Integra NAS-2.6 Network Audio Server Reviewed

Published On: February 15, 2005
Last Updated on: October 31, 2020
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Integra NAS-2.6 Network Audio Server Reviewed

From Onkyo's big brother company, Integra, comes a high end media server solution for music that is designed to work with the entire line of Onkyo and Integra AV preamps and AV receivers. See how it compares with Yamaha's MusicCAST and others.

Integra NAS-2.6 Network Audio Server Reviewed

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If you're like most people these days, you probably have at least some of your music collection stored on your computer. Sure, it's convenient when you're working at your desk. But most people don't have their computers hooked up to their main systems - for good reason.

Integra's NAS-2.6 Audio Network Server can cram thousands of CDs onto its internal hard disk. Most computers aren't configured to look good or work well in a home theater equipment rack, and hooking a PC up to your primary home theater display is not always possible.

Additional Resources
Read more Media Server Reviews from the likes of Logitech, Apple, Escient, Russound and many more.
• Read about Integra's Fall 2010 Lineup of AV gear here....

Enter the hard disk audio server, a rack-sized component that puts the vast storage space of today's hard disk drives to work to hold your entire CD collection. These usually work by compressing the audio from CDs using MP3 or some other coding method. Typically, they'll have a video output so you can operate them using menus on your TV screen, and they access some database so you don't have to manually key in title and track information for all your discs. That's the basic idea behind the $3,600 NAS-2.6 Network Audio Server from the Integra division of Onkyo.

Unique Features
The NAS-2.6 server not only has a hard disk drive that can store up to 2,600 hours of music, it can stream the music to other "clients" on the network. The clients can either be desktop PCs or compatible Net-Tune gear also made by Integra and Onkyo. What's more, the NAS-2.6 has four sets of analog stereo line-level outputs that you can feed to other rooms in your house. And family members don't have to listen to the same music -- each room can have its own selections playing.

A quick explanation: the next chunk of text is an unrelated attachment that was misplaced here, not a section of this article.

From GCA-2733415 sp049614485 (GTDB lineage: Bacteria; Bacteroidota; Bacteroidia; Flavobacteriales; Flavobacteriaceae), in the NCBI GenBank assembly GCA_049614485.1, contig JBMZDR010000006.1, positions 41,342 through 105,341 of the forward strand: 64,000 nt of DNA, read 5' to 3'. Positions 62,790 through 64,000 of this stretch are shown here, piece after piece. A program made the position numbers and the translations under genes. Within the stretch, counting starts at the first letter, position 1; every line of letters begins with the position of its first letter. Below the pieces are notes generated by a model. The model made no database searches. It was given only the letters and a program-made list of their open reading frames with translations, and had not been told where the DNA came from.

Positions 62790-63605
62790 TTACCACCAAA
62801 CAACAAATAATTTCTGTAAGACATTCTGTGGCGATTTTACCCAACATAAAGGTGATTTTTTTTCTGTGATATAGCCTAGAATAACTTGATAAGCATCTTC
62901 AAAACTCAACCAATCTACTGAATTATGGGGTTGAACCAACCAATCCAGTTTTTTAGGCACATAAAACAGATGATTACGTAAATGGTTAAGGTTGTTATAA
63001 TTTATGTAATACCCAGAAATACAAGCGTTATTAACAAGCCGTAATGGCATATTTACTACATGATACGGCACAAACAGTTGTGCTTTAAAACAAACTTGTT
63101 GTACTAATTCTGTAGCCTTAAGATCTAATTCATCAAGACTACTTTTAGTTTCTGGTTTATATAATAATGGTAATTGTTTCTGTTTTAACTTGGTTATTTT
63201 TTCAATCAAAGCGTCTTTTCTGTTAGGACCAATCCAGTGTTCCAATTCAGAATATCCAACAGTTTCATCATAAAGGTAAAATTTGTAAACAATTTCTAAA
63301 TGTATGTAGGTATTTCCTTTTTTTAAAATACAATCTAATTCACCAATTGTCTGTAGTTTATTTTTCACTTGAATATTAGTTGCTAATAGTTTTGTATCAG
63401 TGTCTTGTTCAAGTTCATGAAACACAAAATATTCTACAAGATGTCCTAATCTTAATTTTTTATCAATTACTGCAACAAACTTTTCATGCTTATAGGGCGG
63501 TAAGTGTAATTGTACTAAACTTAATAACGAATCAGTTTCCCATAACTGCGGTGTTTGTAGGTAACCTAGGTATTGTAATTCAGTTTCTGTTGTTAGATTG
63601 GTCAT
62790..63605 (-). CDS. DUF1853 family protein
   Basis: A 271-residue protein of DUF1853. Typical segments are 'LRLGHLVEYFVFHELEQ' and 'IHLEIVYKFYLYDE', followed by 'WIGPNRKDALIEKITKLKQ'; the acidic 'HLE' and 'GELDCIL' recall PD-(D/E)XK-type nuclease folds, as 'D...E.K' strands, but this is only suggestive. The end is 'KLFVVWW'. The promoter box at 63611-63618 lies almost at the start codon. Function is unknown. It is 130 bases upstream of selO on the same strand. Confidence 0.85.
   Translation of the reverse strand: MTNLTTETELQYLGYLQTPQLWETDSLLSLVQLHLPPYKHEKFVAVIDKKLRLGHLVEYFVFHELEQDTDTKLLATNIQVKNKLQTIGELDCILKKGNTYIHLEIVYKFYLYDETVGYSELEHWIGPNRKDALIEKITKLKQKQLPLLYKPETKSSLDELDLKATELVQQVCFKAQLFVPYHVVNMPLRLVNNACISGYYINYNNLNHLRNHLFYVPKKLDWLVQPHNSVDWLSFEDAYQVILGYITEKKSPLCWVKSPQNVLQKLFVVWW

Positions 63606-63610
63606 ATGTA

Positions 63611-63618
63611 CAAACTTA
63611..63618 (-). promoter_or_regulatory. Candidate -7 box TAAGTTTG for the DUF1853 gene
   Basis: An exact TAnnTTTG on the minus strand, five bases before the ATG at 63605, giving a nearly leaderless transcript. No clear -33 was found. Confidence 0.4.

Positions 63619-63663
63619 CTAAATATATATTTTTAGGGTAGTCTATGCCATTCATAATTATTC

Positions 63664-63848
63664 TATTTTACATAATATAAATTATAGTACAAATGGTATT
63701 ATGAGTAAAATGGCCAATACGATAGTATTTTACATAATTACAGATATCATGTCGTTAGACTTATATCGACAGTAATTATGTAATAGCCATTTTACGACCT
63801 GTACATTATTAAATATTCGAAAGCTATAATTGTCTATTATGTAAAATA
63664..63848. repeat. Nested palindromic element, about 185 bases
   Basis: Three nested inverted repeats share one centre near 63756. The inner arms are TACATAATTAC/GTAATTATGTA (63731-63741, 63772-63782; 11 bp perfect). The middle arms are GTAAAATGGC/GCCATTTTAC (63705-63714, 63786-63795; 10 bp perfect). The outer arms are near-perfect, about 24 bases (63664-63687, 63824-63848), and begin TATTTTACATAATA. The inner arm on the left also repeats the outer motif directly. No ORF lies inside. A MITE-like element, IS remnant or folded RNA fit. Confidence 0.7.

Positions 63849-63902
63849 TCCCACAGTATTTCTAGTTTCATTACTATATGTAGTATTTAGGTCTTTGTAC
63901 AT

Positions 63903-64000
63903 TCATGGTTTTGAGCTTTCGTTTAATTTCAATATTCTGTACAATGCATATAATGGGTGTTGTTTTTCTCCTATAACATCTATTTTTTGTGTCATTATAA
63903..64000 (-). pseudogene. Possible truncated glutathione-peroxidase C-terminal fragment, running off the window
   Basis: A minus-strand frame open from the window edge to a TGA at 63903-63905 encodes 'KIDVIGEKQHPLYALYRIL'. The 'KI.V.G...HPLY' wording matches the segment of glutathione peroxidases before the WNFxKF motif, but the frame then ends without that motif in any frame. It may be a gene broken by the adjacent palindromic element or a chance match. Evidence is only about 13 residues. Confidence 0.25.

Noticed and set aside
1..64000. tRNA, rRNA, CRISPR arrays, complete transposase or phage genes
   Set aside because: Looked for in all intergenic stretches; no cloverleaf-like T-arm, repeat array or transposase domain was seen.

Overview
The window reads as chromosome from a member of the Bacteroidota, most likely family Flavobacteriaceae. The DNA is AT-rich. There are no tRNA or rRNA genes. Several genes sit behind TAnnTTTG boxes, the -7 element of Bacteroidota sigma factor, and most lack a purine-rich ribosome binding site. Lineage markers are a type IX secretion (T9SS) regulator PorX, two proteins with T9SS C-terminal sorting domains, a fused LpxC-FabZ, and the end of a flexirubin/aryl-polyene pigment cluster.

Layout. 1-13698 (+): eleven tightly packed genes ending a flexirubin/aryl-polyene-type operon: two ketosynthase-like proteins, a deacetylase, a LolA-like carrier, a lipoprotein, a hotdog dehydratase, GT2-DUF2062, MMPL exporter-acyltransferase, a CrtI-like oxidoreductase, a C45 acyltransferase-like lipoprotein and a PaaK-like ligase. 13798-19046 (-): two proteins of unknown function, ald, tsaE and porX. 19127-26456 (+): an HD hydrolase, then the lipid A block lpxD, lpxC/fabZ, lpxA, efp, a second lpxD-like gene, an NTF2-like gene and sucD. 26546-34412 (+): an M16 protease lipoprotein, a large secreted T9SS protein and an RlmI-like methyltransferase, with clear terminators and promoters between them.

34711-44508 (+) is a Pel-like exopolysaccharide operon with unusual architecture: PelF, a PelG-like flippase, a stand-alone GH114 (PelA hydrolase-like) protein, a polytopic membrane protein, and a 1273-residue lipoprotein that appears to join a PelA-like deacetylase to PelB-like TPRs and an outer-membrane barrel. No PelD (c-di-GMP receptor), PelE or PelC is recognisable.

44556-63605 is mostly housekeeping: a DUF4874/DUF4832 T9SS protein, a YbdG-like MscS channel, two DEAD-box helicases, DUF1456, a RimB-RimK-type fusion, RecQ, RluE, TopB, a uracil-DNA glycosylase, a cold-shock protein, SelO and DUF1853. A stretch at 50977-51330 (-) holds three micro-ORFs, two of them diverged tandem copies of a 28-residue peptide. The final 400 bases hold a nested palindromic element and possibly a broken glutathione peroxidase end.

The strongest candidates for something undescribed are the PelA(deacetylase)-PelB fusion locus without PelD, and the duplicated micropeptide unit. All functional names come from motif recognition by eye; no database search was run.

The server can store music in four different quality settings ranging from uncompressed to three levels of MP3 compression. In essence, you can trade off audio quality for an increase in the number of discs you can store. At the lowest quality (128 kbps), you can cram more than 2,500 hours of music into your disk library on the 160 GB hard drive. Uncompressed, that capacity shrinks to 240 hours.

The MP3 encoder in the NAS-2.6 proved to be very good. Even at the lowest quality (Standard), I rarely found encoding artifacts to be intrusive. Even so, I usually stuck with the High and Very High Quality settings, which provided recorded music virtually indistinguishable from the original CD.

The NAS-2.6 makes ripping a disc to the hard drive very easy - slip a CD into the drive drawer, press Record on either the remote or the front panel, and the server does the rest. There are two ripping speeds - the normal speed gets things done in about eight minutes per disc. A high-speed mode gets most discs ripped in less than five minutes, but the drive mechanism seemed too noisy at that speed for my tastes. While the server is busy transcoding the CD data and storing it, it also goes out to the Gracenote CDDB Music Recognition Service to download the track and title information and to the XiVA online service to gather the cover art. This worked very well, even bringing up the correct track titles for a limited-edition, not-for-sale sampler of The Clash, though the cover art was replaced by a generic "rock" image.

The only anomaly I ran across with this process happened when my Internet connection went down. The server still announced that it was getting the information for the discs, even though it had lost communication ability. I ended up with track names consisting only of numbers and a disc name of "Album 20". However, once I reset my DSL router and restored connectivity, a simple Update Album Information command let me force the server to update the information without re-ripping the disc.